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A Group of Byzantine Ceramics, Underwater Finds of Aegean Type From Anatolia
Sema B?L?C?*

35 pieces of ceramic vessels from the underwater finds stored in the Alanya, Antalya, Bodrum, Burdur and Fethiye Museums are discussed in this article.

The bowl-shaped vessels examined are all made of a dark tile-colored (Munsell 5YR 5/6) clay with loose texture and large pores. Having a low circular base and broad body, they displayed an assortment of brim forms.

Deformed products of a careless and rough workmanship, their inner surfaces are undercoated and glazed, while their exteriors are not, though some samples have brims undercoated on the outside. The glazed colors are defined as being clear light yellow, yellowish green, light green and olive green.

The scraping technique is employed in the decoration of vessels. The usage of sgrafitto is observed on only one sample. The background was left plain in embellishments where a central composition is applied. An abstractionist style is prominent in their design.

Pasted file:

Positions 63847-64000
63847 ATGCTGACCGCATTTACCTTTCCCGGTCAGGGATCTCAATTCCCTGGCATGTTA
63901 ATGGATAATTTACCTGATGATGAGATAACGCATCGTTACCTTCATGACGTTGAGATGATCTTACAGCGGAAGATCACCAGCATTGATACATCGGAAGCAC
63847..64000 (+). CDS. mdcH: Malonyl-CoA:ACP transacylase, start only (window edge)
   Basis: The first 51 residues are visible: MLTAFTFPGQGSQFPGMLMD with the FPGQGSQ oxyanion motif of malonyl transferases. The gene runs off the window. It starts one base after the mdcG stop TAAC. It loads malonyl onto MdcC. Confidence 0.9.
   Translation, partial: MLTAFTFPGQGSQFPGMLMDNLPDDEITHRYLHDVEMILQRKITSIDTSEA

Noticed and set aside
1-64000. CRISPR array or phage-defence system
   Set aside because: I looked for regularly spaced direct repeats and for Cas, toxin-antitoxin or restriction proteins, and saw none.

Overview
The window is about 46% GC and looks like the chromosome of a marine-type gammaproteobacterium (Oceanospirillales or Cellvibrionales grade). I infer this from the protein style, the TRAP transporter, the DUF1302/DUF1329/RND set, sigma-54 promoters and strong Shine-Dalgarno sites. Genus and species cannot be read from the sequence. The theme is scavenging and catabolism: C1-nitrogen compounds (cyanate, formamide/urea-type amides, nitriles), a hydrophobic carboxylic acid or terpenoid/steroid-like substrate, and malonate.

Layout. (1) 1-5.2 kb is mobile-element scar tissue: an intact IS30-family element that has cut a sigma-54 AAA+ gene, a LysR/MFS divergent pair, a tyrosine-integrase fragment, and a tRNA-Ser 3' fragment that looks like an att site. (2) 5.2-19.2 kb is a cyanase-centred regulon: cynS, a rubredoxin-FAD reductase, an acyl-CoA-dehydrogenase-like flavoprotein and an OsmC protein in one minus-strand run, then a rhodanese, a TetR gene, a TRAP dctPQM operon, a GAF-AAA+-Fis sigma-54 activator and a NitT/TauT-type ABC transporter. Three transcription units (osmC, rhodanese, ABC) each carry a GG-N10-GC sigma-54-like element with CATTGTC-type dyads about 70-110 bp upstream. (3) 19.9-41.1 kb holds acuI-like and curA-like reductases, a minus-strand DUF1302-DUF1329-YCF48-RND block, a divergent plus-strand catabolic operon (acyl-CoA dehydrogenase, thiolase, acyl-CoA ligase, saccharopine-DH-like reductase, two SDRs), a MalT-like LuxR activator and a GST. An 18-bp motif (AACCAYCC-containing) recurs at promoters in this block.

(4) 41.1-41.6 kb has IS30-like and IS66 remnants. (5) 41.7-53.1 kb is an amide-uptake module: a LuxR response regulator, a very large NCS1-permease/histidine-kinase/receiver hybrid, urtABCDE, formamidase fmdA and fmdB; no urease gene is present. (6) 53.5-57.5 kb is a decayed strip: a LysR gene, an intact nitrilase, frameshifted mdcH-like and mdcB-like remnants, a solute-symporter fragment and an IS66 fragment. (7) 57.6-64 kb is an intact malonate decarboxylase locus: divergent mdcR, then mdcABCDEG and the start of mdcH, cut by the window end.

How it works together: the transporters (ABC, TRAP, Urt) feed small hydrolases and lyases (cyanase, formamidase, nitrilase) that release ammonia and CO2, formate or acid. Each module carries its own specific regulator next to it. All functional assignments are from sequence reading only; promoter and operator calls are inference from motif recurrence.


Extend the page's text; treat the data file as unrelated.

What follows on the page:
The embellishments show a characteristic of simple expression. Silhouetted figures of waterfowl and fish, surrounded by curved lines in a free style or with quadrilateral geometric forms, are situated in the center. The embellishments with wavy lines radiating from the center outwards, and variations of them, resemble octopus designs.

Ceramics of an analogous style were found in Cyprus, Anatolia, Greece, Crimea and in the Crusuders’ settlement in Israel. The underwater findings of Kastellorizo and Skopelos in the Aegean are of the same quality as the vessels discussed in the article.

The samples considered should be dated to the mid-12th and the early 13th century. The site(s) of this pottery production has still not been discovered. Like their counterparts, they are Byzantine wares which were traded by maritime transport on the Mediterranean, the Aegean and the Black Sea.

*Yrd. Do. Dr. Sema Bilici, Gazi niversitesi, Gzel Sanatlar E?itimi Blm, Ankara.

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